Until the mid-1990s, North Carolina had a sentencing system called Fair Sentencing. The major criticisms of Fair Sentencing were that:
- There was no truth in sentencing. The actual sentence served was usually much lower than the stated sentence at sentencing.
- There was disparity in how people were treated from place to place, and defendant to defendant.
- The system was uneven and difficult for lay people to understand and interpret.
After years of study, in the mid-1990s North Carolina introduced Structured Sentencing with six prior record levels, and 10 sentencing classes (A to I), with each crime being assigned a sentencing level based on the seriousness of the crime.
The idea of structured sentencing was to end parole and to introduce truth in sentencing.
Misdemeanors were categorized by four levels – A1 to 3 – and three prior record levels.
Almost from the start, however, there were deviations from the Structured Sentencing system. For instance, DWIs have always been governed by the prior Fair Sentencing system, in part because the legislature wanted to punish DWIs more harshly than the newly established Structured Sentencing scheme would allow if DWIs were made a misdemeanor within Structured Sentencing.
Next, the legislature decided that drug trafficking was too serious a crime to be left to structured sentencing. So, while drug trafficking nominally carries with it a Class, each level of drug trafficking has specific mandatory minimums and drug trafficking sentences are not determined by looking at the offender’s prior record level.
Next, the legislature decided that certain sex offenses were too serious to be left to structured sentencing. So, while forcible rape is nominally a B1 felony, it carries with it a mandatory minimum sentence of 25 years, taking it out of Structured Sentencing. That 25 years is set regardless of a person’s prior record level.
These little tweaks here and there have meant that, over time, North Carolina’s Structured Sentencing system has looked more like a hodgepodge. Truth in sentencing has become something less than entirely truthful.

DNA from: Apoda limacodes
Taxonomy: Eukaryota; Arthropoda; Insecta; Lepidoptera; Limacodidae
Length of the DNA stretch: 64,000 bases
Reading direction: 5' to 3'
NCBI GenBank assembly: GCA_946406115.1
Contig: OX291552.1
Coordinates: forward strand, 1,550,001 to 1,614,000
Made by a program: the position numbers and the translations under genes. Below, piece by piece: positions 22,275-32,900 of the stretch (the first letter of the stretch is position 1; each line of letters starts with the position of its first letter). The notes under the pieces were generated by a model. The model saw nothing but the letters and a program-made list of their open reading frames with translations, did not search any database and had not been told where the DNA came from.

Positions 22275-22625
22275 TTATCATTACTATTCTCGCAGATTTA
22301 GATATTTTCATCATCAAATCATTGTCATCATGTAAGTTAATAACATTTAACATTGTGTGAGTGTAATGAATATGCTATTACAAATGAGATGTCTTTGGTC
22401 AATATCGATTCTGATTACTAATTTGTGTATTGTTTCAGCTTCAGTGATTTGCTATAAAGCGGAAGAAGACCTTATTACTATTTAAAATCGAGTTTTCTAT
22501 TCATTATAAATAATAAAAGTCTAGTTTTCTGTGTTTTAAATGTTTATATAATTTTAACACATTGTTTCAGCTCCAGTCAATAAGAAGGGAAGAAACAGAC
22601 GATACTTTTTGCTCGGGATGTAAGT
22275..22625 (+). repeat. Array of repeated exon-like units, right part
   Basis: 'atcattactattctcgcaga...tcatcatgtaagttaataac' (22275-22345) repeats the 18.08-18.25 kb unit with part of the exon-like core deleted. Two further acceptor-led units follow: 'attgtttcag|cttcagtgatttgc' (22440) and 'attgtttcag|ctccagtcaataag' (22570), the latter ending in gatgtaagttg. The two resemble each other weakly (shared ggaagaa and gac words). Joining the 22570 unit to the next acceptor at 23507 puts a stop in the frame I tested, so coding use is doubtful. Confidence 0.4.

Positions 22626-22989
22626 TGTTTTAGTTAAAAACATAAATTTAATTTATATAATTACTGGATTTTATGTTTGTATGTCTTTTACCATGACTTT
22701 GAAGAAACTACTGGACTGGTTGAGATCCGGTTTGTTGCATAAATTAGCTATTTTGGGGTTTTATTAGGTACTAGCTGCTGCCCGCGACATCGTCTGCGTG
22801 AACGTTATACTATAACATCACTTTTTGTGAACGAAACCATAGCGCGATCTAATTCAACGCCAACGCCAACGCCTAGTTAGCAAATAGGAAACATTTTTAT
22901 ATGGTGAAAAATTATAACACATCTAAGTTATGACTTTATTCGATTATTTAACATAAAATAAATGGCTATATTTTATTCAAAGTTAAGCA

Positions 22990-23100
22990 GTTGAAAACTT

The Justice Reinvestment Act passed in 2011 and now fully in effect in North Carolina as of January 1, 2012 blows a hole in the Structured Sentencing scheme by creating an entirely new program that looks a lot like parole, even though it’s technically called Advanced Supervised Release.
As if the legislature doesn’t entirely trust judges, it requires that the prosecutor not object to putting the defendant into the DOC’s ASR program. If the person is admitted into the program at the time of sentencing, then he is eligible release on his Advanced Supervised Release date which is either the minimum sentence at the bottom of the mitigated range for the same Class and Prior Record Level, or is 80 percent of his minimum sentence if he’s sentenced in the mitigated range.
Eligible defendants must fit into certain Class and Prior Record Levels in order to qualify for the ASR program. And only the sentencing judge can place the person into the ASR program if the prosecutor doesn’t object.
The program is a good move in the right direction, because it incentivizes defendants to take advantage of programs in the DOC to earn ASR release, and then supervises them for a period of time after release.
And it credits worthy offenders, getting them out of prisons earlier, and lessening the financial burden to the State.
But it represents essentially a return to parole, which in my view is a good thing, but which runs counter to the whole concept behind Structured Sentencing.
Rationalizing sentencing only goes so far. Leniency must be built into the system to incentivize offenders. Overall NC’s criminal sanctions are overly punitive. Moving toward a less structured, but more humane criminal justice sytem is the way to go.